by Simon Lelieveldt
So what’s the deal with the ING 2018 attempt to raise the salary of Hamers? How should non-Dutchies understand the recent reprimand of former CEO Ralph Hamers, former supervisory board chair Jeroen van der Veer and some guy Breukink (former supervisory board member acting as the head of remuneration committee)? Quite a number of people are asking me to provide my perspective, and while I’ve documented quite a lot on this topic in the Dutch media (notable a range of articles at Follow the Money and an open youtube public lecture), I didn’t do so in English. But now that the disciplinary action and reprimand is final, it seems a good moment to try and explain the Dutch peculiarities and board dynamics ING to a wider international audience.
Inside story: details and big picture
I will tell you the inside story, as I see it. Because I was the ‘reporter’ as outlined in the rules for the Dutch Bankers Oath. I have triggered the case/reprimand by immediately reporting the announced pay raise (March 11, 2018, when not yet withdrawn by ING) as a violation of the Dutch bankers Oath and a host of other rules as well. As the former head of the Dutch Bankers Association department on bank supervision and financial markets I felt this my obligation. Although I must also add that for the first six months I chose to use a pseudonym.
No other board members at ING or financial institutions or bankers association joined me officially or formally, though some reached out to commend/back me on a personal basis. This informal board level support kept me on track/motivated during the five years between ING pay raise and final verdict.
Now let me warn you: the true compliance and legal details are pretty dense and complex. But that’s exactly why I felt it my obligation to raise the topic of misalignment with the bankers oath. It takes an insiders view to be able to pinpoint the numerous errors/law transgressions that had occurred. But I was also a bit afraid of going against unwritten informal norms to not call out higher level bank executives as the former bank association representative that I am.
However, when in August 2018 the Bankers Association published a position paper outlining that the Hamers-remuneration evasive trick was going to be the standard remuneration method in the Netherlands (thus formalising an evasive route by seeking a group of transgressors to make it look legal), I chose to disclose my true identity, which was reported in Follow the Money.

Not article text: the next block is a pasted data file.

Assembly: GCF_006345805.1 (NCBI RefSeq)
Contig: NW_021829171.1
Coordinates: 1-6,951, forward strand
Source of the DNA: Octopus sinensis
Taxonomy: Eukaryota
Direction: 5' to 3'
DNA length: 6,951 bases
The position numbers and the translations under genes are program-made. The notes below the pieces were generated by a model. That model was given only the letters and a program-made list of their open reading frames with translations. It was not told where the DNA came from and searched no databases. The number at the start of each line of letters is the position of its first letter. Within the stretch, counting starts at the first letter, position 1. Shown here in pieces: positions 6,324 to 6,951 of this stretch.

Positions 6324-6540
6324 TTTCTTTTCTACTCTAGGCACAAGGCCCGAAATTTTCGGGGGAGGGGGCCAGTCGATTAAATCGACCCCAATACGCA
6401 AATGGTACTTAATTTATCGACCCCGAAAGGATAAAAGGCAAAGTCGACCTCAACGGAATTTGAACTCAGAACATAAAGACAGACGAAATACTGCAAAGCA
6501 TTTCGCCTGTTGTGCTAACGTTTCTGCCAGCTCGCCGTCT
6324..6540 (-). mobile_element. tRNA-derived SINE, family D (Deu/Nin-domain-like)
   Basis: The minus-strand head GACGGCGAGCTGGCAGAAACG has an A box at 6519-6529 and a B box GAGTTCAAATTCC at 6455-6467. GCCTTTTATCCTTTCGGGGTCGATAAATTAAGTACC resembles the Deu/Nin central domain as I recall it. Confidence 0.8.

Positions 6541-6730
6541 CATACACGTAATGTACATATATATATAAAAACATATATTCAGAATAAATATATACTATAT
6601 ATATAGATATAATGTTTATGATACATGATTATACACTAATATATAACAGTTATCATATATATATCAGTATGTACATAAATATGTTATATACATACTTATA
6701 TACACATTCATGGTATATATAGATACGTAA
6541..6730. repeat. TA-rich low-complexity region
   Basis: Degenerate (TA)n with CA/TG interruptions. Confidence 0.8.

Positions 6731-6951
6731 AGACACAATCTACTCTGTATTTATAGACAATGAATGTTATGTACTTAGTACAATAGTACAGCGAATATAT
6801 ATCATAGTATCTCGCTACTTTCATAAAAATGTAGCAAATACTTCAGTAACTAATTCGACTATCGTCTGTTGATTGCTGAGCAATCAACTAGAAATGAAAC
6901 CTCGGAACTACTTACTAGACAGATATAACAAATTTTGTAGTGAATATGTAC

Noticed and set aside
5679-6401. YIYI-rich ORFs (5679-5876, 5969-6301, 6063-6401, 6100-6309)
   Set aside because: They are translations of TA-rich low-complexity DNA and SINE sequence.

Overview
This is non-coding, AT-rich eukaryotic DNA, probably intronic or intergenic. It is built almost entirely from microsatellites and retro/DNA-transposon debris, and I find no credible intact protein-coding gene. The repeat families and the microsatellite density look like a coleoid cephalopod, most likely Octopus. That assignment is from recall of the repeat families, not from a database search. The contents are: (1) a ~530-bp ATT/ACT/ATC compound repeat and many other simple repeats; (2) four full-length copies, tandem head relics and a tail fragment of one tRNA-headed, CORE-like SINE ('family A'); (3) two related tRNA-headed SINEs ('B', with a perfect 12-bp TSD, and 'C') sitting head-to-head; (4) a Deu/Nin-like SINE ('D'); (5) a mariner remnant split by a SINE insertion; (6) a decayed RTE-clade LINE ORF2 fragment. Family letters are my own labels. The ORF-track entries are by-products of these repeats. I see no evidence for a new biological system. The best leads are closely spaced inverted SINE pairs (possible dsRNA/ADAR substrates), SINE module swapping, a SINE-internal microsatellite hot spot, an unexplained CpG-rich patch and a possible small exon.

If you want the detailed tickets of the case and are happy to use translators and such, you can visit this google-drive with full background documentation on the case in all its details. It contains background information, a number of reports and research studies where I reconstruct the remuneration debate in the Netherlands since 2008 and relevant developments. I received a 9 out of 10 for this evaluation and reconstruction of relevant law, oath and contract terms that applied. And with that I obtained my degree as certified compliance officer.
Having done all this nitty-gritty footwork, I am open to professional challenges and discussions on the case at hand. But fact of the matter is that there are not too many lawyers/legal experts around that are also compliance professionals and that have also been present during board meetings and policy discussions on remunerations in the Netherlands. So feel free to disagree, but leave out cheap arguments/shots and bring your own tickets with you. There’s an ice berg of details in the Google-drive and I will try to outline below what it looks like.
March 2018: 50% pay raise using new idea of fixed shares
It all started with a carefully crafted pre-announcement of the planned Hamers pay raise via the local newspaper Financieele Dagblad. The FD from the reading of it, clearly got an informal heads-up, and were conned into describing the pay raise of ING for Hamers as innovative (and legal). The formal argument was that Hamers needed to be paid in line with the international top class management division that some thought he belonged to. And he was too much out of sync with the median income so, hell yeah, let’s make it up with a 50% pay rise in one year. But how? There is a variable remunerations cap in the Netherlands (self inflicted but also in law) that is in the way.
ING decided to introduce the concept of ‘fixed shares’ as a remuneration that would qualify as fixed pay (no caps on raising fixed pay) but in reality turns into variable remuneration as the fixed amount of money is used to buy shares ING which vary with exchange rates. Suffice to say that the clear evasion of remuneration rules for Hamers pay raise was dripping like mayonaise from French Fries.
It was also immediately clear to the public at large that someone was greedy at the top of ING and that ING-boards didn’t stop the greed. This all happened in spite of previous promises, rules, contracts and the social contract of ING with the public. So, although with a little bit of decency and common sense, the proposal should have been shelved after internal discussion, ING chose to pursue to seek the edges of reason and try the waters of the public opinion. That worked out nicely: a huge media backlash, customers fleeing the bank (doubling the bank switching numbers in 2018) and very negative political reaction.